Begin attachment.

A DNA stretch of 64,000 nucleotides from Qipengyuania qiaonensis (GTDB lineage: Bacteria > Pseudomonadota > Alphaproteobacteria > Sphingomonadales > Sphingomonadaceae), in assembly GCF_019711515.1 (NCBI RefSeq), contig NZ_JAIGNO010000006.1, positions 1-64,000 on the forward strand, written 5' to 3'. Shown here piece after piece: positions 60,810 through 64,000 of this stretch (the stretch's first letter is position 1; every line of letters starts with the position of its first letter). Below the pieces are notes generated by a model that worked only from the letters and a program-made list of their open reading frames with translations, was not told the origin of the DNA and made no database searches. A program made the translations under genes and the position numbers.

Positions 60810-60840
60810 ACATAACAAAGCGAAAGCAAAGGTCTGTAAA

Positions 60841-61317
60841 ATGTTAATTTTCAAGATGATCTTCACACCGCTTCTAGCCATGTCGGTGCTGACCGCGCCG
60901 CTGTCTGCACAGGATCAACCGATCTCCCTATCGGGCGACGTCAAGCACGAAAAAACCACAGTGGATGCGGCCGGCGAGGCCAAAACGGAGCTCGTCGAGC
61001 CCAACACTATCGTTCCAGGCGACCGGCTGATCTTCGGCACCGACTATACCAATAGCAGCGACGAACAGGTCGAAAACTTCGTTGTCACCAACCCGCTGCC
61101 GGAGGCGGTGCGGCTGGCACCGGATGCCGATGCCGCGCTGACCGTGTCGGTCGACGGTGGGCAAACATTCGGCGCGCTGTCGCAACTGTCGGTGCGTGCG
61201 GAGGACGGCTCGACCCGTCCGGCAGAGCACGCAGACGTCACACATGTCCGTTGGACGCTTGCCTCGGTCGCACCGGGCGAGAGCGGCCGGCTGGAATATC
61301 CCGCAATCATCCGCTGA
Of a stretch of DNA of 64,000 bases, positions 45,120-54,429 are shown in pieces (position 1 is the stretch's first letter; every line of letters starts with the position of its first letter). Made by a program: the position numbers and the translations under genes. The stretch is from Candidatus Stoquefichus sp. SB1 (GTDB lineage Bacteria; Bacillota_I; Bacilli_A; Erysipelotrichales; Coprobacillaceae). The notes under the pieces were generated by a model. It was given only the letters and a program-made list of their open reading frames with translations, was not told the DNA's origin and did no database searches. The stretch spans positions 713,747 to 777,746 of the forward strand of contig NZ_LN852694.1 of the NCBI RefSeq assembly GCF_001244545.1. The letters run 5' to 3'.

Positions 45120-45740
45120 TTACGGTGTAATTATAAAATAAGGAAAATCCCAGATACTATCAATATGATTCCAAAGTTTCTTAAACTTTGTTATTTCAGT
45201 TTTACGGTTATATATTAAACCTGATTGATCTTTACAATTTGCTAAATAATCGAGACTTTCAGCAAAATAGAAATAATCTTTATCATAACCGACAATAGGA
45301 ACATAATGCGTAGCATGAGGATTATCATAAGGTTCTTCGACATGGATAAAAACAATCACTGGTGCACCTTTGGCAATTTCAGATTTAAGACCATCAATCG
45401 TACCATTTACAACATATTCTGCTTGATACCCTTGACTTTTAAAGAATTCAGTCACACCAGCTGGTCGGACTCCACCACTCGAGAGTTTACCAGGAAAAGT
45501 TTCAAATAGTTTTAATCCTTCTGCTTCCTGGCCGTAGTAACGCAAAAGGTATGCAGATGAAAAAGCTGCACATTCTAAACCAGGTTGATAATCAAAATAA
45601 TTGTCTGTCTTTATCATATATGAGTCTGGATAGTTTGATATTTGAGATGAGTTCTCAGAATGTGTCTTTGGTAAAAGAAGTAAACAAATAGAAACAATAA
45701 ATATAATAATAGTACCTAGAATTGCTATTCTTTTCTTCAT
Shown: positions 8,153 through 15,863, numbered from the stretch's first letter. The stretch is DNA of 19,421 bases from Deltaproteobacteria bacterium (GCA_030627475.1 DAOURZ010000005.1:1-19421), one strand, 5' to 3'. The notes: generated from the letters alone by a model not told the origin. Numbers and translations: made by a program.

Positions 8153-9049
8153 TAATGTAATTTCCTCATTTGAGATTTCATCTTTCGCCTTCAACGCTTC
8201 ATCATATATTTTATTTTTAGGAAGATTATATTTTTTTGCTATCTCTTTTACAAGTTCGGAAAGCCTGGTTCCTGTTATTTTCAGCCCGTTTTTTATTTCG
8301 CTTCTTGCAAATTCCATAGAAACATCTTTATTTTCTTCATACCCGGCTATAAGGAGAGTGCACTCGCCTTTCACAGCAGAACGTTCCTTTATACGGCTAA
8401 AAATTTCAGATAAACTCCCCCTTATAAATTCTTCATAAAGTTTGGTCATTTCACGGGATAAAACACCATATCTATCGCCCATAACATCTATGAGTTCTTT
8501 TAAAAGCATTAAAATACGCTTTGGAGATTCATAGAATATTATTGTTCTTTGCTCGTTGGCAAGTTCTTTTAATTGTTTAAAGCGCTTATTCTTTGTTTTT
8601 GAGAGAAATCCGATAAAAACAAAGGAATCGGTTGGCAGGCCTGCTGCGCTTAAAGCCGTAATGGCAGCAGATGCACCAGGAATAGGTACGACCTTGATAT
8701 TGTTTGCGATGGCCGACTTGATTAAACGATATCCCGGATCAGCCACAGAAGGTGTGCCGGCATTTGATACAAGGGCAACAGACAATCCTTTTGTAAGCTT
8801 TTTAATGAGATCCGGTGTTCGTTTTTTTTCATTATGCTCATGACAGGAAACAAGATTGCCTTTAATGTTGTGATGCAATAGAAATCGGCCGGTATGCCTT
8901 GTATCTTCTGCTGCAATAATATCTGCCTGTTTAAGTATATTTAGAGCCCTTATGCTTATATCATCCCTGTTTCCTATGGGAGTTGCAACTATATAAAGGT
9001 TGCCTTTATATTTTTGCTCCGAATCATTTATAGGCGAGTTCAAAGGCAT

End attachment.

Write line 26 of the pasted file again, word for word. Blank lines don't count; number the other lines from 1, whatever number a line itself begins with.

8501 TAAAAGCATTAAAATACGCTTTGGAGATTCATAGAATATTATTGTTCTTTGCTCGTTGGCAAGTTCTTTTAATTGTTTAAAGCGCTTATTCTTTGTTTTT